traveling solo in Varanasi

I didn’t have to convince this sadu that I had a family waiting for me at the hotel.

4. Smile lots, but smile selectively

Smiling and being friendly goes a long way to winning people’s trust and hearts. It helps at the immigration counter, it helps get the staff onside in your guesthouse or hotel, it helps to make friends and meet the locals. But be selective with your smiles.

At 50 we might become invisible as women to men from our own cultural backgrounds, but I am always astonished how much notice men will take of me in other countries. It’s nice to hear a compliment, but it helps to keep in mind that men in developing countries see you for your passport and credit card. As a young man in Luxor put it to me last year referring to the many mature age English ladies finding love in his country. “Let’s face it, who will have an aging English woman? Only a desperate Egyptian.” Autsch!


Meeting the locals at a coffee shop in Luxor

Clearly, I don’t practice what I preach

5. Use Airbnb or stay in family-run guestouses.

Leave the hotels to business travelers, couples and families. Airbnb allows you to stay in a real home and if you worry about getting lonely on your travels, you can select places that come with instant company. Guesthouses are also a great option. They are usually small, often family run and packed with like-minded travelers happy to share information. And you’ll be surprised how many mature age travelers stay in hostels. Guesthouses are also great places to meet a travel companion to share a scary train overnight train journey in India.

I always try to book my first night in a new destination. That way I don’t have to waste time finding a suitable place and it means I’ve spent time searching for a place that will be safe and will feel a bit like a home away from home.


Villa de Zoysa


6. Join a community away from home

Yoga retreats are packed with women – and some men – traveling solo. I recently spent my 52nd birthday solo in Sri Lanka in a yoga retreat and I had an instant community of caring and fun-loving friends. Not all of them were single, but all of them were traveling solo. Meditation retreats are also great for feeling part of a community, though you might be spending a lot of time avoiding to look or speak with anyone. If yoga and meditation are not your thing, there are plenty of other options. Enroll in a language course. Visit a surf camp. Do an art retreat. Join a writers retreat. Go on a guided photography safari. The sky is the limit.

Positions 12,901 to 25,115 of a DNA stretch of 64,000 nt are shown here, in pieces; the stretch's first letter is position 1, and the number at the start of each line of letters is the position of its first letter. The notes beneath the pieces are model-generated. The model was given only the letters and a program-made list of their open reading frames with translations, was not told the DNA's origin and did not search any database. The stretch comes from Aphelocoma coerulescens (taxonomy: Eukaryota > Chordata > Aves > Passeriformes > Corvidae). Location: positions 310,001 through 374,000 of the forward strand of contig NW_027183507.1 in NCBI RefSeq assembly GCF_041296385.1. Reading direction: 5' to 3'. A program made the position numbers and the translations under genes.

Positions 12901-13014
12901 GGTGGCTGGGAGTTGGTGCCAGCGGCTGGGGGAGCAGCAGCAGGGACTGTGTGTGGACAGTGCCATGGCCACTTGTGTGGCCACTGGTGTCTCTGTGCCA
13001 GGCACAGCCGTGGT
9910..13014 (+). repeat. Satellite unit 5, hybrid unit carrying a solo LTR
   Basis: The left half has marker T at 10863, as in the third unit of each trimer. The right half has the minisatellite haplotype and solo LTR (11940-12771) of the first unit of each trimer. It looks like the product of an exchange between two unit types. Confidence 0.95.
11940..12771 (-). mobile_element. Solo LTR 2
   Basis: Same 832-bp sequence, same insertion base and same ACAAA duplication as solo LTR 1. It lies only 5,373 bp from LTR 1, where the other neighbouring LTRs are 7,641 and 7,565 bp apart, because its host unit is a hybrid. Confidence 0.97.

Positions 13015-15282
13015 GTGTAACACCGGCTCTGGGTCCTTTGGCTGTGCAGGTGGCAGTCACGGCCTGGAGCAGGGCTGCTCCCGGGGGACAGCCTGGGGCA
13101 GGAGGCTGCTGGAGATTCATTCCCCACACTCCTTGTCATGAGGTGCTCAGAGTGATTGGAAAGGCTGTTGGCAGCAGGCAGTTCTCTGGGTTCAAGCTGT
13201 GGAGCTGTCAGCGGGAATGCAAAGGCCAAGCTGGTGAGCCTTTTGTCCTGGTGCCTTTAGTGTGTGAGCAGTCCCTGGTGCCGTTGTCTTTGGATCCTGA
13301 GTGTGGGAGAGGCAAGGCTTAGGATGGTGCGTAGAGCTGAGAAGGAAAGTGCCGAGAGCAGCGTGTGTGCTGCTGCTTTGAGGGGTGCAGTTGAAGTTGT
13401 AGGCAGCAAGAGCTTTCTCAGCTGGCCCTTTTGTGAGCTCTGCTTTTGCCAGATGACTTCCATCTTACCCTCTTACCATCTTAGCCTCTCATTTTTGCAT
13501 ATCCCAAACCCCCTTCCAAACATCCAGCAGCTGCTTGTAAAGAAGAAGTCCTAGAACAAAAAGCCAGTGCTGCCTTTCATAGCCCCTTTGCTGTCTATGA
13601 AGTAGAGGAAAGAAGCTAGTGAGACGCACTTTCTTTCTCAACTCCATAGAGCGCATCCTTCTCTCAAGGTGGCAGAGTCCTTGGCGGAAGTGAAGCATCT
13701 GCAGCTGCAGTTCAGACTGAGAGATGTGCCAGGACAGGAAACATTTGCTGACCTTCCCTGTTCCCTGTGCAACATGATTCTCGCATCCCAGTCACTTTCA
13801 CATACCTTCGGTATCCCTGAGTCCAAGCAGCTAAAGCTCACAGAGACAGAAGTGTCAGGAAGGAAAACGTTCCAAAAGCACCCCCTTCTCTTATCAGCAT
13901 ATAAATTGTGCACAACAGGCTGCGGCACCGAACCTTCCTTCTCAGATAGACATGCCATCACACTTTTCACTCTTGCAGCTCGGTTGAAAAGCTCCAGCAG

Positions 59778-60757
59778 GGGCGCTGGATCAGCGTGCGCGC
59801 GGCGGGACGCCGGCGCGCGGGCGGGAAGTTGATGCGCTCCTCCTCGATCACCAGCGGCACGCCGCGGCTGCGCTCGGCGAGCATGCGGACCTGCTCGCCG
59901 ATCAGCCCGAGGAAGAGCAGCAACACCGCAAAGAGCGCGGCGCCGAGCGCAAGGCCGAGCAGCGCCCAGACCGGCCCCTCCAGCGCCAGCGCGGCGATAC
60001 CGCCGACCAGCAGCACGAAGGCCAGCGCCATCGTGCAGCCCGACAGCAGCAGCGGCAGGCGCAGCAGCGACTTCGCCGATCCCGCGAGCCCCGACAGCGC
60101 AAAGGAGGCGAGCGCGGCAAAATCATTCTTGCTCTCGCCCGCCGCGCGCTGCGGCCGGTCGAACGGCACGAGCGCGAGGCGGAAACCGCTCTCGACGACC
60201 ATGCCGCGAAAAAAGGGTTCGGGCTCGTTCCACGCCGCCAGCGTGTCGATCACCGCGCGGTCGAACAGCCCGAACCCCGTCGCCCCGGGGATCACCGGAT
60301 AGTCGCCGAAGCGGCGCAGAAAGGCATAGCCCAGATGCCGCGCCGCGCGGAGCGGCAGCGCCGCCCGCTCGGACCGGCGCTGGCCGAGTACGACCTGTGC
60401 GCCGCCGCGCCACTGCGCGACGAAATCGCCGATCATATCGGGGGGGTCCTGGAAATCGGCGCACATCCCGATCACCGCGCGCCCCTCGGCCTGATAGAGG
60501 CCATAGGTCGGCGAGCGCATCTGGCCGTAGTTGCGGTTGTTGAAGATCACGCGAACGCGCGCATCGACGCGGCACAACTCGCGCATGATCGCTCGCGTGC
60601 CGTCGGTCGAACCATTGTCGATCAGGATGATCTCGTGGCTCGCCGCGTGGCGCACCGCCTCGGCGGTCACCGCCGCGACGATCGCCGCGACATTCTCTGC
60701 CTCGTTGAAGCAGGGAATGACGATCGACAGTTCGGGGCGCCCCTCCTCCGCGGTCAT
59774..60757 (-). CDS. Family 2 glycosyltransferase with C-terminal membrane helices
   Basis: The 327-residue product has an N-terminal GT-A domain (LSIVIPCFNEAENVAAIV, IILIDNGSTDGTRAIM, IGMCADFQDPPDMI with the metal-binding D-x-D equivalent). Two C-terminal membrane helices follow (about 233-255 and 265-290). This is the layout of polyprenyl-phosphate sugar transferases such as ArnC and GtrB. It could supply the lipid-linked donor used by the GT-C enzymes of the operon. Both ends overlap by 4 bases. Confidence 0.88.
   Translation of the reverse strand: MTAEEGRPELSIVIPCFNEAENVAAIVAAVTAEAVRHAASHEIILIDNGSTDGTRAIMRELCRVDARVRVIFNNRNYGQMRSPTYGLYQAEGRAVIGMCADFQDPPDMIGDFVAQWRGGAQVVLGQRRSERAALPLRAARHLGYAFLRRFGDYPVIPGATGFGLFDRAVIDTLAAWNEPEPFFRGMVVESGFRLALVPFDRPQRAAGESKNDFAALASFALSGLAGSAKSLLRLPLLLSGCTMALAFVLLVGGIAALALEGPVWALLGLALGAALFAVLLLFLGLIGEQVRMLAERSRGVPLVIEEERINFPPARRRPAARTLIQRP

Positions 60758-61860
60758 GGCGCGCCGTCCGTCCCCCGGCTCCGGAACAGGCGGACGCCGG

Yoga Retreat Sri Lanka


7. Choose your destination well

At 50, you know what you like and don’t like. If you like beaches, make sure you avoid honey moon destinations. I you are worried about getting lonely, avoid remote places. Cities are great places to start as a virgin solo traveler. There is always plenty to do and see and if you get really homesick or affected by culture shock, just go to a big hotel. It doesn’t have to be 5 star, but it’ll give you some of the mod cons of home.

If you are worried about your safety, start with an easy place. Japan is incredibly safe and the people are most helpful and friendly. Though communication can be a barrier. I personally love the challenges and joys of communicating with people whose language I don’t speak. But you might find it stressful. So stick to places where people speak your language. Northern Europeans speak English famously well. If you find India too daunting on your own, try Sri Lanka. It’s like India on valium a fellow traveler recently observed. And the people are super friendly.


At Ankor Wat


8. Pack light.

This is a no brainer. If you are traveling alone, you want to be able to carry your own bag. As I get older, I can’t afford to strain my back lifting heavy suitcases onto trains, up several flights of stairs in  Berlin, or grab it and run from a dodgy tuk tuk driver in Delhi.

After years of traveling on occasion I still overpack and every time I do, I regret it. Traveling light actually feels totally liberating. Try it. For handy hints on how to pack light visit this resourceful blog: www.herpackinglist.com.


Traveling Solo in Sri Lanka


9. Avoid trouble

I admit, I am not the most safety conscious traveler. At 20 I hitchhiked solo from Germany to Greece (sorry mum), at 50 I did strenuous hikes in the rugged and isolated mountain ranges of Hawaii at the wrong time of the day in the wrong weather without letting anybody know about my whereabouts. Last week I rode a scooter in near zero visibility along a busy road at nightfall in monsoonal Sri Lanka. In hindsight, I wouldn’t do any of those things again. Why? Because I was asking for trouble and there is nothing worse than getting into trouble when you are traveling solo. At any age.


Solo travel in Hawaii

Traveling solo on Maui with a broken foot. Not a good idea!

10. Be safety conscious